Information Cycle

Welcome to the George Mason University Libraries Information Cycle tutorial. When searching for information, it is important to understand how information is produced and disseminated in order to know what to search for and where to search. Understanding the cycle will help you to better know what research is available on your topic and better evaluate the sources you find. In this video you will learn about the information cycle and its stages and the value of the
information found in the different stages. The information cycle is the process through which information is produced, circulated, used, and changed in stages over time. You determine where to search for information based on the time period in which the event occurred. Information at the beginning of the Cycle is aimed at an audience wanting
quick, current, and up to date facts or events. As it progresses around the Cycle it becomes more detailed, more scholarly, but also more dated. When deciding on the quality of information, you will need to consider both the reliability and the currency of the material. Let’s look at each of these aspects. An event can be a natural disaster from across the globe, the president delivering the State of the Union Address, an article from a journal claiming to cure the common cold, and anything in between. When an event first occurs, it is often picked up by social media, the internet, television, and the radio. Same day coverage can be useful for quick information and current events and will often be shared as “breaking news.” The content doesn’t usually go through any kind of in-depth fact checking or review process, which makes it not as reliable as other sources. Same day coverage can be useful but you must have confidence in the sources you choose. Depending on the newsworthiness of the information, day after sources include more polished newspaper articles and more TV/Radio coverage. Because writers have had an opportunity to fact check and gather more information the content is more accurate, however it will still be very
tentative and not usually have much substance. Also, day after sources lack a detailed reference list, making it difficult to determine the origin of the information shared. If the information appeals to a general audience, sources that cover an event or idea in the
weeks after include TV news broadcasts, magazine articles, and detailed newspaper coverage. These sources will be more thorough than the initial reports and will correct wrong information. They will often be shared as “developing stories” and will now include statistics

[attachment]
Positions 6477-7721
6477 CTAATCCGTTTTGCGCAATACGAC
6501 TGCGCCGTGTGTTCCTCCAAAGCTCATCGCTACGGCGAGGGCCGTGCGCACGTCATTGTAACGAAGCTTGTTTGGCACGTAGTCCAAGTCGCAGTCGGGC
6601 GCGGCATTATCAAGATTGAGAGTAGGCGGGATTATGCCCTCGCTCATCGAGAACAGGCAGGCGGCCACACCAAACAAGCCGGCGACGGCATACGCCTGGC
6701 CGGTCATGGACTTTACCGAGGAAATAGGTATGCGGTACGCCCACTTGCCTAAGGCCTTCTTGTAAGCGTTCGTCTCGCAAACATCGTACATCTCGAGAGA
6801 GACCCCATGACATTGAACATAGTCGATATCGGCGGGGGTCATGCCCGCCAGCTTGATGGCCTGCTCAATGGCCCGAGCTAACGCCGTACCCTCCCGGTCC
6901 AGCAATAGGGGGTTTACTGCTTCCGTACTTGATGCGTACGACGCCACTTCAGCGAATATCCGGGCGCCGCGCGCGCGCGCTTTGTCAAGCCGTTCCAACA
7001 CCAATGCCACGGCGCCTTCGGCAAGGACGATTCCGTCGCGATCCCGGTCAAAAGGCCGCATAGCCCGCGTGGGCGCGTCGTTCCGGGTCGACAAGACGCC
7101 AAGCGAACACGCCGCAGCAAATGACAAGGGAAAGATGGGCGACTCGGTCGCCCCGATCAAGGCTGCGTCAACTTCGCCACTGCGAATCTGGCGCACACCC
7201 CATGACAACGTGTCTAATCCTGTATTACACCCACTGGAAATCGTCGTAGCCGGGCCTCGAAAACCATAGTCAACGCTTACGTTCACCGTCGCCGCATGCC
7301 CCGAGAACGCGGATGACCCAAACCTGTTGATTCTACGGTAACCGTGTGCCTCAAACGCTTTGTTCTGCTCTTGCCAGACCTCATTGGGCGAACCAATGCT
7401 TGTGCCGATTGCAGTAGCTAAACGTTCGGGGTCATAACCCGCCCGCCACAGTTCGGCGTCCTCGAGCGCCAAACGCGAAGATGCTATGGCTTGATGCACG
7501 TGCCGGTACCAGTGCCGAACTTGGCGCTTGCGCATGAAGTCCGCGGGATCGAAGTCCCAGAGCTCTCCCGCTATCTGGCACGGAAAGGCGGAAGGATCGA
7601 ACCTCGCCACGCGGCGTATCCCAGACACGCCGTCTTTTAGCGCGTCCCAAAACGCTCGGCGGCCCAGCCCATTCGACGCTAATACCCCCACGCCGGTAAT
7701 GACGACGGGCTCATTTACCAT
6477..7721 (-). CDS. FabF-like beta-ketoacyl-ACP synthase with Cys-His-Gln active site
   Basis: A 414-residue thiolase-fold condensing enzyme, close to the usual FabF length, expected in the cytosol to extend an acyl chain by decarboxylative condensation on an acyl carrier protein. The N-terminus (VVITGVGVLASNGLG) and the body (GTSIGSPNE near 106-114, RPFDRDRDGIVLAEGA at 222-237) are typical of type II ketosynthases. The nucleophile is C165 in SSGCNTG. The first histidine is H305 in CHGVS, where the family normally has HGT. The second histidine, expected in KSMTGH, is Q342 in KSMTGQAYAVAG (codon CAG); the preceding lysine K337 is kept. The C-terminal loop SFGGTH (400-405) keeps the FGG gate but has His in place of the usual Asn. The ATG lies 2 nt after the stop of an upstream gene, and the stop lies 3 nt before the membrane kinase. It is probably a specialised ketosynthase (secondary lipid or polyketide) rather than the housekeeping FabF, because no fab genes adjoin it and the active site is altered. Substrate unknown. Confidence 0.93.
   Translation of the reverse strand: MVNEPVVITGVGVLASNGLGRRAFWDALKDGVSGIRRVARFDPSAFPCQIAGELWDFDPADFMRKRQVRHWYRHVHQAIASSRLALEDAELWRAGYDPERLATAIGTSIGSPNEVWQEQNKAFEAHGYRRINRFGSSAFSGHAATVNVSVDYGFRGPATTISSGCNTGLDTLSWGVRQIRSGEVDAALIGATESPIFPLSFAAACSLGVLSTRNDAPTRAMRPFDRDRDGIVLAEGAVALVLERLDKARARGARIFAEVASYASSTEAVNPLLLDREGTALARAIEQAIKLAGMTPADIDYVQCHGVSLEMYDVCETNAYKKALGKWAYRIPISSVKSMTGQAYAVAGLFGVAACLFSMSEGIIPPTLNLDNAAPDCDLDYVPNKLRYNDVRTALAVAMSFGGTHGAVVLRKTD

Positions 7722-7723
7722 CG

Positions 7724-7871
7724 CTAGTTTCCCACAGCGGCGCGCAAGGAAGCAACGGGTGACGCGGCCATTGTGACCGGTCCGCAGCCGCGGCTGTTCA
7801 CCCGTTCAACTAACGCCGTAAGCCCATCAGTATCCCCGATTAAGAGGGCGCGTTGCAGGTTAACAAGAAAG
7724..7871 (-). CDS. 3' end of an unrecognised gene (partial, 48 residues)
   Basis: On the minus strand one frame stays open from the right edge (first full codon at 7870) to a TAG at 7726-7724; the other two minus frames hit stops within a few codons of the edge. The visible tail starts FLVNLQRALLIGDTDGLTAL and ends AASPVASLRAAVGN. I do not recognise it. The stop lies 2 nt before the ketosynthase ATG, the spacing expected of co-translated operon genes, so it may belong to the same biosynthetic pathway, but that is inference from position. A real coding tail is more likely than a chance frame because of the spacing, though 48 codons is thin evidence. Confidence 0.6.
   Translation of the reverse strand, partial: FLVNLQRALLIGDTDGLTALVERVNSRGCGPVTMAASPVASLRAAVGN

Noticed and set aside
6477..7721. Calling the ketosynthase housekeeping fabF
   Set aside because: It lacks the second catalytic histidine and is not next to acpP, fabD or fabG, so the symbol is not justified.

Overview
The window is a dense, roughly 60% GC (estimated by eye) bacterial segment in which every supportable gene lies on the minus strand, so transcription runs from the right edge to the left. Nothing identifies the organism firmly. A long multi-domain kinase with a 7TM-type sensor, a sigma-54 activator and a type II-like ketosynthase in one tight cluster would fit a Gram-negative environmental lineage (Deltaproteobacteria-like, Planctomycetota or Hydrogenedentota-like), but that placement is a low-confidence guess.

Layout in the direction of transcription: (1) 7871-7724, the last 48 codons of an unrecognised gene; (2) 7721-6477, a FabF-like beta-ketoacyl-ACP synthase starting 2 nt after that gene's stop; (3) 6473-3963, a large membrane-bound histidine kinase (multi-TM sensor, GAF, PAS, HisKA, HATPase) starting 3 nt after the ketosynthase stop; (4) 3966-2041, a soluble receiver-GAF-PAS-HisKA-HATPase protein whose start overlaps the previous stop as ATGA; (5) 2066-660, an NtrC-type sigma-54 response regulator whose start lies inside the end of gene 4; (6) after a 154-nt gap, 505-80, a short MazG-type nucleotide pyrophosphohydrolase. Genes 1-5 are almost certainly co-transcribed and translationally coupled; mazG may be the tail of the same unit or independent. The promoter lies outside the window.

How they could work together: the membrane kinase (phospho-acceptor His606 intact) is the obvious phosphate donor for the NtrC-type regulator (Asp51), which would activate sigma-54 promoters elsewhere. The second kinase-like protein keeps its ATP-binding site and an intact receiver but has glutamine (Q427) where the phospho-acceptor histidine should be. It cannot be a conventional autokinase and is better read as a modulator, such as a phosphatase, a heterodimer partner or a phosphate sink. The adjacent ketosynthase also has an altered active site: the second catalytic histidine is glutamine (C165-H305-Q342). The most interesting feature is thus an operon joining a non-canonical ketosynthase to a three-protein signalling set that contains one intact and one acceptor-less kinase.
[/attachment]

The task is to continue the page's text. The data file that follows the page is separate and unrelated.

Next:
and experts opinions but will still not provide a reference list. Months after an event, information finally enters the scholarly publishing realm in the form of journal articles written by scholars and researchers. The content includes a review of the available literature as well as the results of primary research from investigation and analysis. The quality of this content will be very high as there is usually an editorial review or peer review process before publication and the article will include a list of references. Because of the rigor of the process, journal articles take time to get published and though usually still current enough for research needs; they are much more dated than news sources. Years after, books and documentaries about the topic will be produced. They offer a good overview of an event or topic and benefit
from expert authorship, expert review, long term data, and research that has been verified by other researchers. Both sources offer high quality content but are not as timely. The cycle continues as the information is discussed, analyzed, and evaluated. Discussion may appear in book reviews, opinion pieces, conspiracy theories, websites, etc. These contribute to the continuation of the information cycle ensuring that a magnitude of information is constantly refined and updated. Understanding where your topic falls in this Information Cycle timeline will help you decide which sources will be most appropriate and help you balance authority and currency while successfully finding the research you need.

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